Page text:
by Linda Straker
- Grenada implementing strategy as major supplier of fresh produce
- Strategy includes investing and reviving Government estates
- Volcanic ashfall will be source of regional food shortage
Agriculture Minister Peter David has disclosed that Grenada is in the first stage of implementing a strategy that will see the island becoming a significant supplier of fresh produce in the Southern Caribbean.
St Vincent supplied to these islands but is presently unable to do so because of the eruption of the La Soufriere volcano. The volcano had an effusive eruption in December and its first violent eruption on 9 April. David said that the ashfall will be the source of food shortage in the region and Grenada is placing itself in a position to reduce the impact of the fallout.
“It is going to have a long-term serious impact on St Vincent and I dare say food availability in the southern Caribbean. Food security is an important issue for us, and St Vincent has been in a sense a major producer/supplier of many agricultural products including livestock,” David told journalists on Wednesday during the weekly post-cabinet briefing.
Speaking about the immediate negative impact, David said, “We run the risk of increased prices. We run the risk of shortages and we run the risk of having a negative impact on the food situation in the southern Caribbean.” He admitted that the disruption in crop production and pending food shortage are not caused by the volcano eruption; it existed before the volcano. “The situation was already there before the volcano; our food import bill is very high.”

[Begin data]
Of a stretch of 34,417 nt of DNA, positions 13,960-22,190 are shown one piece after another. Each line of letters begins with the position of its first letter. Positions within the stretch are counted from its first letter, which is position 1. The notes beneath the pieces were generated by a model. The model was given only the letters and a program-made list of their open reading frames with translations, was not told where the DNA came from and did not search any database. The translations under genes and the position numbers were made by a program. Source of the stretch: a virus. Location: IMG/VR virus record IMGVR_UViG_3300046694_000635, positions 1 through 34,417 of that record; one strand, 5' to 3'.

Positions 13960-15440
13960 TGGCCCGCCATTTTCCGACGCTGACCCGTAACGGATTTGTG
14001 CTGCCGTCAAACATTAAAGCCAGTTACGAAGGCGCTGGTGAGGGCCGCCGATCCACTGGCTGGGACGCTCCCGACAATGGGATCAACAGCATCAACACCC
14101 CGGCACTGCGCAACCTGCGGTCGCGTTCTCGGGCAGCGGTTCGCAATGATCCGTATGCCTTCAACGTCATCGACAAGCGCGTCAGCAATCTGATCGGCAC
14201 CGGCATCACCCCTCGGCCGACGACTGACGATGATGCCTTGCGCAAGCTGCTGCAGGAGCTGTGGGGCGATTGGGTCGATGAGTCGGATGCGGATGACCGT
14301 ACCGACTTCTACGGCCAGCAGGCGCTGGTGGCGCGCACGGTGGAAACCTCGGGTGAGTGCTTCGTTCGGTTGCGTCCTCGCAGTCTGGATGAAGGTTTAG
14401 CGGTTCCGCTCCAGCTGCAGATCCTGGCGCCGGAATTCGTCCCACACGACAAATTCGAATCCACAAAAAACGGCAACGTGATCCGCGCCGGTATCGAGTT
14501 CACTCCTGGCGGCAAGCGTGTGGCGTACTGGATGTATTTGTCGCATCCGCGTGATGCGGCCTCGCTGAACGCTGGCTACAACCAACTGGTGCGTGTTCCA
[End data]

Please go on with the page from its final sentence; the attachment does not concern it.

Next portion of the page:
Grenada’s Government plan is to increase food production by investing and reviving Government estates under the management of the Ministry of Agriculture and at the same encourage private farmers to increase their production. The distributor for the produce will be the Marketing and National Importing Board (MNIB).
“We have already looked at several Government estates to determine what we are going to produce, but we have to first determine what the market demands, because we have to produce what the market wants.” David reminded journalists that St Vincent is well known for its mass production of roots crops which as tannia, sweet potato and dasheen.
The MNIB disclosed that since the eruption of the volcano, buyers from other southern Caribbean islands including Barbados and Trinidad have made inquiries about fresh produce available from Grenada. MNIB recently resumed shipping soursop to the USA and a shipment of fresh produce is scheduled to be shipped to Barbados – which is also affected by ash fall from the volcano.